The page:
Heifetz, Jascha, 1901-1987

Alternative names
Birth 1901-02-02
Death 1987-12-10

Biographical notes:

Violinist Jascha Heifetz was born on Feb. 2, 1901, in Vilnius, Lithuania. He studied violin with Leopold Auer at the St. Petersburg Conservatory. He embarked on an international career in 1912, became an American citizen in 1925, and continued to concertize and record until 1972. He died in Los Angeles on Dec. 10, 1987.

From the description of Jascha Heifetz collection, 1802-1987 (bulk 1911-1974). (Unknown). WorldCat record id: 71055203

Jascha Heifetz, legendary American violinist, was born in Vilnius on February 2, 1901. His first teacher was his own father, but he also studied with Elias Malkin before being accepted into the St. Petersburg Conservatory in 1910. He studied first with Leopold Auer's assistant, Nalbandyan, and then with Auer himself. Heifetz had impressed audiences from the age of six when he performed Mendelssohn's Violin Concerto. At the age of ten he performed in St. Petersburg, and his highly successful Berlin debut took place on May 23, 1912. Later that same year he performed with the Berlin Philharmonic under the direction of Arthur Nikisch. In 1917 Heifetz was offered the opportunity to perform a concert tour of the United States, and on October 27 that year he made his Carnegie Hall debut. In 1925 Heifetz became an American citizen. During the early 1920s Heifetz performed in England, Australia and East Asia, and later in the decade he performed in Palestine. In 1934 he made a return concert visit to Russia. After the Second World War Heifetz reduced the number of his concert appearances although he made notable appearances with the Israel Philharmonic Orchestra in 1967 and at Carnegie Hall, where he performed collaboratively three times in 1964 with several artists, including Piatigorsky. Other musicians with whom Heifetz collaborated in chamber concerts were Emanuel Feuermann, William Primrose and Artur Rubinstein. Beginning in 1962, Heifetz taught at the University of Southern California, Los Angeles and was the first faculty member to hold the Heifetz Chair in Music which was established in 1975. Throughout his life Heifetz made numerous recordings on major labels such as Columbia, Decca and Gramophone, but the largest number of recordings he made were for the Victor/RCA Victor label. He composed music himself and also wrote numerous transcriptions for the violin. Under the alias Jim Hoyle, he wrote the hit song "When You Make Love to Me (Don't Make Believe)" which was sung by Bing Crosby. Heifetz also commissioned and performed several new concertos, of which probably the most well-known is the Violin Concerto by William Walton. Other concertos commissioned by Heifetz include those by Mario Castelnuovo-Tedesco, Erich Wolfgang Korngold, Louis Gruenberg and Arnold Schoenberg (which Heifetz never played).

From the description of Jascha Heifetz Collection. (Unknown). WorldCat record id: 696737036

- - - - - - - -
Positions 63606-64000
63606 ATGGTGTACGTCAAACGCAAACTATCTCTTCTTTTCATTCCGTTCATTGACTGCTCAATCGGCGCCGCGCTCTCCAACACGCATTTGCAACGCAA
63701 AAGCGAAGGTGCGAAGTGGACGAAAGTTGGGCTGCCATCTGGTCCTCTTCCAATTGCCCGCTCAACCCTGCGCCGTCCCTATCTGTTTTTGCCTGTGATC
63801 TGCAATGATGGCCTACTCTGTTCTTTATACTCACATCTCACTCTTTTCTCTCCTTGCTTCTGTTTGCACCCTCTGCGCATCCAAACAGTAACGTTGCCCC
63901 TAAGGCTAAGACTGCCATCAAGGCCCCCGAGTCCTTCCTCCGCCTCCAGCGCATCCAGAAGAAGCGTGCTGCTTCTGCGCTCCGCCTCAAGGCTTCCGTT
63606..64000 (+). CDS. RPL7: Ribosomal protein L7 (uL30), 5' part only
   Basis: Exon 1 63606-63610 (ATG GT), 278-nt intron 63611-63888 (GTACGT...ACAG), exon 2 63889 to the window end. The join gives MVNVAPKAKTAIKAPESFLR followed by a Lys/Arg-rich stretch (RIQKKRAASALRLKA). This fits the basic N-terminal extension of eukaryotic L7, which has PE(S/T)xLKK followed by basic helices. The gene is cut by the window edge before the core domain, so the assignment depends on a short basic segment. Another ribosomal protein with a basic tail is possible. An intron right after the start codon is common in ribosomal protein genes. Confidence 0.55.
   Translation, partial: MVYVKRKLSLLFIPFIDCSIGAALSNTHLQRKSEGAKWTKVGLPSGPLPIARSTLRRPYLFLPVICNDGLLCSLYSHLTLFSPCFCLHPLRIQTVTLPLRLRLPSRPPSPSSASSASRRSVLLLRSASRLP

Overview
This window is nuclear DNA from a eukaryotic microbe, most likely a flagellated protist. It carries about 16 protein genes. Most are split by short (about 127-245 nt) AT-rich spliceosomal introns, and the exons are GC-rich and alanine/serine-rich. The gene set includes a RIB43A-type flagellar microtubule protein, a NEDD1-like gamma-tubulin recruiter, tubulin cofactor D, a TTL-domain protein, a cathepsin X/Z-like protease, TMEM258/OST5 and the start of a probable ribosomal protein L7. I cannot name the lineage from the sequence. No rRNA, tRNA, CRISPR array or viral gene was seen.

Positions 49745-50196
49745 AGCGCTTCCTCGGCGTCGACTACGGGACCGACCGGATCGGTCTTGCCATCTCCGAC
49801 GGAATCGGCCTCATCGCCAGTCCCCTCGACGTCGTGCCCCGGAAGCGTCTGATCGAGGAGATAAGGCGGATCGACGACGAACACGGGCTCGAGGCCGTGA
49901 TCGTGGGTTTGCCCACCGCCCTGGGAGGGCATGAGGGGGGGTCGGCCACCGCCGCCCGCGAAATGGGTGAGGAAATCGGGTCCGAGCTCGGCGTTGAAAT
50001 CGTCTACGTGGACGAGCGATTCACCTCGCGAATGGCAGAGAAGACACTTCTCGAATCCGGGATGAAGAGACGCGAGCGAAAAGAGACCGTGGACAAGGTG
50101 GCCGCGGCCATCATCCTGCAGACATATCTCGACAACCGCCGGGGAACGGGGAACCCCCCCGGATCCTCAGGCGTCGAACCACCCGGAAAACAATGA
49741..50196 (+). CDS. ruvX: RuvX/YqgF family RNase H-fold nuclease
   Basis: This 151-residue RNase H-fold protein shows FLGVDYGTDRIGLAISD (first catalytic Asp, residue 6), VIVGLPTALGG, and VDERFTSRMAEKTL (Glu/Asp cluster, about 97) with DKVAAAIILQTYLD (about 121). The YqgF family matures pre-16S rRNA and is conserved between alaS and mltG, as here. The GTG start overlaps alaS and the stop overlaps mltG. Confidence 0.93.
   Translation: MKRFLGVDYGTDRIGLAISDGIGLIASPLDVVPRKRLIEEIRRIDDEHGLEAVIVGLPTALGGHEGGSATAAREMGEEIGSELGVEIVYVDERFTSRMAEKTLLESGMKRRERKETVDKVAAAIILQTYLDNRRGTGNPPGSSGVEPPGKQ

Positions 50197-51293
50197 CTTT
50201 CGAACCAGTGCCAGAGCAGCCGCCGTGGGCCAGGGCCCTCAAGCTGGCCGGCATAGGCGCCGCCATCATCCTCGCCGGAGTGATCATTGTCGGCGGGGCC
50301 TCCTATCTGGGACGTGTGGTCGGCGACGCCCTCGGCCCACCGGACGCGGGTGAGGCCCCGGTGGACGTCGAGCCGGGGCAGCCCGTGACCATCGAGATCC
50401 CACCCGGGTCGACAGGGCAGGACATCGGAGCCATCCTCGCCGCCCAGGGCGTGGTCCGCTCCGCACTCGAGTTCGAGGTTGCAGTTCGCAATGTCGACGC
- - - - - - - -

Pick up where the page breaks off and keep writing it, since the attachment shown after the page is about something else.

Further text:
Biographical Sketch

  • 1901 Feb. 2: Born in Vilna (Vilnius), Lithuania
  • 1904: First violin lessons with father, Ruvim (Reuven)
  • 1910: Admitted to St. Petersburg Conservatory; begins studies with Leopold Auer
  • 1912 May 24: Berlin recital debut
  • 1912 Oct. 28: Berlin Philharmonic debut under Arthur Nikisch, performing Tchaikovsky Violin Concerto
  • 1917 June 27: Leaves for New York
  • 1917 Oct. 27: Carnegie Hall debut
  • 1917 Nov.: Makes first recordings, for Victor records
  • 1920 May 5: London debut, Queen's Hall
  • 1921: Tours Australia and New Zealand
  • 1923: Tours Far East; purchases Guarneri del Gesu violin
  • 1925: Becomes an American citizen
  • 1926: Tours Palestine
  • 1928: Marries Florence Vidor
  • 1930: First child, Josepha, born
  • 1931: Radio debut
  • 1932: Second child, Robert, born
  • 1934: Tours Russia for the first and last time after immigrating to the United States
  • 1938: Stars in Samuel Goldwyn film "They Shall Have Music"
  • 1939 Dec. 7: Premieres concerto by William Walton in Cleveland under Artur Rodzinski
  • 1940: Tours South America
  • 1941 - 45 : Performs at American military bases, completing three overseas tours for USO campshows
  • 1945: Divorced from Florence Vidor
  • 1946: Marries Frances Spiegelberg
  • 1947: Takes two-year sabbatical from concert performance; continues to record
  • 1948: Joseph (Jay) born to Frances and Jascha Heifetz
  • 1949 Jan.: Returns to concert stage
  • 1951: Acquires "Dolphin" Stradivarius
  • 1952 Feb. 28: Deposits collection of music and correspondence at the Library of Congress
  • 1953 Apr. 16: Attacked following Jerusalem recital, apparently for having performed the Richard Strauss violin sonata
  • 1956: Curtails concert appearances
  • 1960: Forms duo with cellist Gregor Piatigorsky
  • 1962: Begins teaching at the University of Southern California
  • 1972: Final recordings made
  • 1972 Oct. 23: Final public concert presented
  • 1975: "Heifetz Collection," a 5-volume 30-disc set, released by RCA
  • 1987 Dec. 10: Dies in Los Angeles

From the guide to the Jascha Heifetz Collection, 1802-1987, (bulk 1911-1974), (Music Division Library of Congress)


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Ark ID:


  • Trios (Piano, violin, viola)
  • Musicians--Correspondence
  • Violin with orchestra
  • Concertos (Violin)--Cadenzas
  • Violin and piano music
  • Concertos (Violin)
  • Music--Manuscripts--Facsimiles
  • Violinists
  • Sonatas (Violin and piano)
  • Violin music
  • Piano quartets


  • Performer


  • United States (as recorded)